In Skagafjordur, the largest town of which is Saudarkrokur, we particularly recommend the historical bishop’s seat of Holar and the agricultural university there, the Glaumbaer museum, and Drangey island.
Near Myvatn is the chaotic lava field Dimmuborgir, a truly amazing sight (and paid homeage to by the Norwegian Black Metal band of the same name).
Husavik is the whale watching capital of the North so don’t miss that one either.
The Jokulsargljufur National Park is home to some of Iceland's most beloved natural attractions, Holmatungur, Hljodaklettar and the Asbyrgi canyon. In the river Jokulsa a Fjollum is Europe's most powerful waterfall, Dettifoss.
At the Melrakkasletta peninsula you can see fascinating birdlife and there is good trout fishing to be made there. Seals may be sighted as well as whales off the coast. The vegetation is rich and this is an ideal place to enjoy the midnight sun. Northern lights may also be spotted from late August to early April.
Far north, straddling the Arctic Circle is Grimsey island, the northernmost inhabited territory of Iceland, with a population of about 100 people. It is renowned for its fishermen, its rich vegetation and birdlife.
Husavik in Skjalfandi Bay in North Iceland is called the whale watching capital of the world.
Whale watching is highly recommended from Húsavík and visiting the village whale museum. Other places that visitors might like to visit are the wooden Húsavíkurkirkja church, built in 1907, and the civic museum for culture and biology, which amongst other things features a stuffed polar bear and ancient boats, bearing witness to the history of seafaring in Iceland.
In Húsavík you'll find cute cafés and restaurants offering tasty treats, and you'll have a gorgeous view over the Skjálfandi Bay from this small town of about 2,000 inhabitants.
Ásbyrgi Canyon is a horseshoe-shaped depression in the northeast of Iceland, found only fifty miles east of Húsavík along the popular Diamond Circle route.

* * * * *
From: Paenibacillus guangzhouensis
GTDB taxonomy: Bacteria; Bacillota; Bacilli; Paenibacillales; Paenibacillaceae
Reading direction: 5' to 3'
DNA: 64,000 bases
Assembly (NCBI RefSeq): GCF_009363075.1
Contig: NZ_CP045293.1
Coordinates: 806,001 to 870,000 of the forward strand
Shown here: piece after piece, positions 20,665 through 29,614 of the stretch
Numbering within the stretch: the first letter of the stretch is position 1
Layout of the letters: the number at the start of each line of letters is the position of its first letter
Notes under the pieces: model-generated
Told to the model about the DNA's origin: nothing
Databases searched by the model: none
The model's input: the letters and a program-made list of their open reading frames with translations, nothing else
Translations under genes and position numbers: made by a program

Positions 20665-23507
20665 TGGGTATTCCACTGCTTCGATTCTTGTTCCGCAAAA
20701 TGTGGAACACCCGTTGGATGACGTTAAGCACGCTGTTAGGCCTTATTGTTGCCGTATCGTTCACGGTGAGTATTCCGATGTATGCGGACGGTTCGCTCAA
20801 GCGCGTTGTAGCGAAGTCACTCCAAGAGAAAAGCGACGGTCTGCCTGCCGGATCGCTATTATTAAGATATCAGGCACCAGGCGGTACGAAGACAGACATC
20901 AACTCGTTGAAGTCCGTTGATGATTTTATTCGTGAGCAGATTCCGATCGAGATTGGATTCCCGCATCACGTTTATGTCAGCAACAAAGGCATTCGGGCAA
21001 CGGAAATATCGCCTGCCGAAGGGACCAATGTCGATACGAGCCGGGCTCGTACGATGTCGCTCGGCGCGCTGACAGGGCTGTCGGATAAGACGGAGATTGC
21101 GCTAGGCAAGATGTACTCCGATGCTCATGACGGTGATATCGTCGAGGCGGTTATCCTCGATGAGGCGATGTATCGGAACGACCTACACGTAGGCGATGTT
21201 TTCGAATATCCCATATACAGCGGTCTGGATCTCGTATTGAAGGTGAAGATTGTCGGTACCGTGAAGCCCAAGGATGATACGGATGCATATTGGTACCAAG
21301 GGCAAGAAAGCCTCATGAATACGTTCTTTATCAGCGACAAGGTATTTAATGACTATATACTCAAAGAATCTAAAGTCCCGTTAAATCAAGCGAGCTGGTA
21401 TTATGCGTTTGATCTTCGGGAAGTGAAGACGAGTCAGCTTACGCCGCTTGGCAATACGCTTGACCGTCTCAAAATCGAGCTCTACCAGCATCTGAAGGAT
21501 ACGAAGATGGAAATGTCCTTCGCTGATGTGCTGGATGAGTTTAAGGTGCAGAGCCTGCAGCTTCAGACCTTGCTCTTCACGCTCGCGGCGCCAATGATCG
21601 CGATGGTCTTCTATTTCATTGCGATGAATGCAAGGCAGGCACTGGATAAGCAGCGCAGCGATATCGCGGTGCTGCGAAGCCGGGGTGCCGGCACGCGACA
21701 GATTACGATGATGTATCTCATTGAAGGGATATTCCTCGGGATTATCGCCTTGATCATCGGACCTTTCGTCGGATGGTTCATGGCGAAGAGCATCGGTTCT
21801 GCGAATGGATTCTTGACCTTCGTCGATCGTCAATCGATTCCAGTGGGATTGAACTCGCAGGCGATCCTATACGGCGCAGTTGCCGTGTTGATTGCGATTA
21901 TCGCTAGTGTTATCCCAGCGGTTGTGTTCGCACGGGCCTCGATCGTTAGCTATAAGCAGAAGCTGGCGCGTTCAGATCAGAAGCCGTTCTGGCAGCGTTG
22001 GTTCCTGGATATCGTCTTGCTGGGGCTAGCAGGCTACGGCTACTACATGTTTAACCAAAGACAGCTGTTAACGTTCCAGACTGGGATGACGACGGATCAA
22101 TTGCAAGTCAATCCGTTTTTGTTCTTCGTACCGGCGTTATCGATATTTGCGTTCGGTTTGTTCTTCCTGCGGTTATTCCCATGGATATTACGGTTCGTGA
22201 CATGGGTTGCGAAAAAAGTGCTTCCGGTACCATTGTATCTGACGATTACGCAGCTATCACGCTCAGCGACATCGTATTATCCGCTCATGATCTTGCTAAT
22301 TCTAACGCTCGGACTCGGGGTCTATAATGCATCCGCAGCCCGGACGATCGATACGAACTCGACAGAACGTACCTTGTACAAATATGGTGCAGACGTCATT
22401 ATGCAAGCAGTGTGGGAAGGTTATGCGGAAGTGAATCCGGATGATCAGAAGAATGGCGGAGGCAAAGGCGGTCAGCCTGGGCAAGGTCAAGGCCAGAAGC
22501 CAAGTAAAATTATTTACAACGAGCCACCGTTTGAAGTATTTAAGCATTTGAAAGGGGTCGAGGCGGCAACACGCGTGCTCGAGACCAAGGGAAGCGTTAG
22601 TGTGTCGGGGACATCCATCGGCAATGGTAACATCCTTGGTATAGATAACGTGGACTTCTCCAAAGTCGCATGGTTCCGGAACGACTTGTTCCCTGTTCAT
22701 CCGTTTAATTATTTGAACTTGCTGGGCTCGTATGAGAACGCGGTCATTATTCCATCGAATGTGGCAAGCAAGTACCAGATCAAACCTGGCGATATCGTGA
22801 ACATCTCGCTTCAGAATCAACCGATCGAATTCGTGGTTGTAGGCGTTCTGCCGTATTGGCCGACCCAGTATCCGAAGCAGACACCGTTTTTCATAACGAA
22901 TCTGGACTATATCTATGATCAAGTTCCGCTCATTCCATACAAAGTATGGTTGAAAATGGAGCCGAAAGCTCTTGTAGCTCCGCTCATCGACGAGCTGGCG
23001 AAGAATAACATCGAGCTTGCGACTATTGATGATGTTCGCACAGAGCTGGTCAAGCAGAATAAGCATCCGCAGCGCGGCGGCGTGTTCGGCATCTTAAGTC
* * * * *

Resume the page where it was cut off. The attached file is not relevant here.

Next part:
This beloved natural feature measures approximately 3.5km in length and 1.1km in width, making up only a small part of the extensive and dramatic Vatnajökull National Park. Visitors to Ásbyrgi will quickly take note of the canyon’s 100m high cliff faces, as well as the thick woodland of birch and willow below, creating an area quite unlike that found anywhere else across Iceland. Other tree species include spruce, larch and pine, and there is a small lake called Botnstjörn which visitors can hike to. One of the canyon's most distinctive features is Eyjan ("The Island"), a 25m rock formation that divides Ásbyrgi for almost half its length.
Formation and Folklore
Geologists estimate that Ásbyrgi Canyon began to form roughly 8 - 10,000 years ago, just after the last Ice Age, following a catastrophic glacial flooding of the Jökulsá á Fjöllum river. This flooding likely occurred due to a volcanic eruption beneath the ice-cap, Vatnajökull glacier. Later, only 3000 years ago, this process repeated itself, further sculpting the soul-stirring, spectacular gorge that we know and love today.
With that being said, Icelandic folklore dictates an alternative theory. Given the canyon’s horseshoe shape, legend has it that Odin’s eight-legged steed, Sleipnir, placed one of his feet on the ground here, leaving a deep imprint on the earth. Ever since, a wealth of art and literature has depicted Sleipnir as Ásbyrgi’s true creator. Other myths claim that Ásbyrgi is the capital city and true home to Iceland’s ‘hidden people’, the Huldufólk and elves; self-professed psychics have claimed that they can see and hear these mystical beings living in cracks and ravines of the canyon.
Thankfully, a number of other fascinating attractions are easily accessible from Ásbyrgi Canyon. One could visit Hljóðaklettar, a strange and enchanting cluster of columnar rock formations located in the neighbouring Jökulsárgljúfur canyon. Nearby, there is also Europe’s most powerful waterfall, Dettifoss, a striking and mighty spectacle for any observer; glacial water from the Jökulsá á Fjöllum cascades 44m over the lip of the falls, culminating in a misty, roaring spray.
The video below shows one of Iceland’s most famous post-rock bands, Sigur Ros, who chose to play an outdoor concert at Ásbyrgi in 2006, only adding to the area’s rich and ethereal atmosphere. This and the rest of their performances can be seen in the film Heima (2007).
Goðafoss waterfall is located in the river Skjálfandafljót in north Iceland, the fourth largest river in Iceland. It is one of the most spectacular waterfalls in Iceland, falling from a height of 12 metres over a width of 30 metres.
The fall's name means either waterfall of the gods or of the 'goði' (i.e. priest/ chieftain). It is said that when the lawspeaker Þorgeir Ljósvetningagoði declared Christianity the official religion in Iceland, after his own conversion, he threw the statues of the old Norse gods into the waterfall.